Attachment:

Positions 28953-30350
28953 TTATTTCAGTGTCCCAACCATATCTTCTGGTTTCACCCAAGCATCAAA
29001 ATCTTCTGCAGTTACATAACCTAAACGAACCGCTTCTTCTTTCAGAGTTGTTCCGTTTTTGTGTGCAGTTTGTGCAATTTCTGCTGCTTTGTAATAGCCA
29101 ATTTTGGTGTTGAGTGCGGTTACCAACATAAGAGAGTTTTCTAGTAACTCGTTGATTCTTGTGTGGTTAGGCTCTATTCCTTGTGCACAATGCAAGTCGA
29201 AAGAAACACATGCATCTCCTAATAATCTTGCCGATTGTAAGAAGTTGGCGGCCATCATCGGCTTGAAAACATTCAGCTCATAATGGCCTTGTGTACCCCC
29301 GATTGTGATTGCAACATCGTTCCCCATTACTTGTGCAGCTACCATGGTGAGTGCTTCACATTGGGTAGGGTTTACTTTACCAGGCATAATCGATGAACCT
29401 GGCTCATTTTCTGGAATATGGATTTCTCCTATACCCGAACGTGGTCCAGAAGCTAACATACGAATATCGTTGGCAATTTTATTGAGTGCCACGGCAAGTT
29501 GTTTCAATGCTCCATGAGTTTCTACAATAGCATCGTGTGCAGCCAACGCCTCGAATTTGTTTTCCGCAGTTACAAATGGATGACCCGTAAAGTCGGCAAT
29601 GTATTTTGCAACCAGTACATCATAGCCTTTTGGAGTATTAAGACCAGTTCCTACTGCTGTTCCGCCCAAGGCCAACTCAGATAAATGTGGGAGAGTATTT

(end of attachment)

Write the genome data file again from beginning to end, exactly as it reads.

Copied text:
Positions 28953-30350
28953 TTATTTCAGTGTCCCAACCATATCTTCTGGTTTCACCCAAGCATCAAA
29001 ATCTTCTGCAGTTACATAACCTAAACGAACCGCTTCTTCTTTCAGAGTTGTTCCGTTTTTGTGTGCAGTTTGTGCAATTTCTGCTGCTTTGTAATAGCCA
29101 ATTTTGGTGTTGAGTGCGGTTACCAACATAAGAGAGTTTTCTAGTAACTCGTTGATTCTTGTGTGGTTAGGCTCTATTCCTTGTGCACAATGCAAGTCGA
29201 AAGAAACACATGCATCTCCTAATAATCTTGCCGATTGTAAGAAGTTGGCGGCCATCATCGGCTTGAAAACATTCAGCTCATAATGGCCTTGTGTACCCCC
29301 GATTGTGATTGCAACATCGTTCCCCATTACTTGTGCAGCTACCATGGTGAGTGCTTCACATTGGGTAGGGTTTACTTTACCAGGCATAATCGATGAACCT
29401 GGCTCATTTTCTGGAATATGGATTTCTCCTATACCCGAACGTGGTCCAGAAGCTAACATACGAATATCGTTGGCAATTTTATTGAGTGCCACGGCAAGTT
29501 GTTTCAATGCTCCATGAGTTTCTACAATAGCATCGTGTGCAGCCAACGCCTCGAATTTGTTTTCCGCAGTTACAAATGGATGACCCGTAAAGTCGGCAAT
29601 GTATTTTGCAACCAGTACATCATAGCCTTTTGGAGTATTAAGACCAGTTCCTACTGCTGTTCCGCCCAAGGCCAACTCAGATAAATGTGGGAGAGTATTT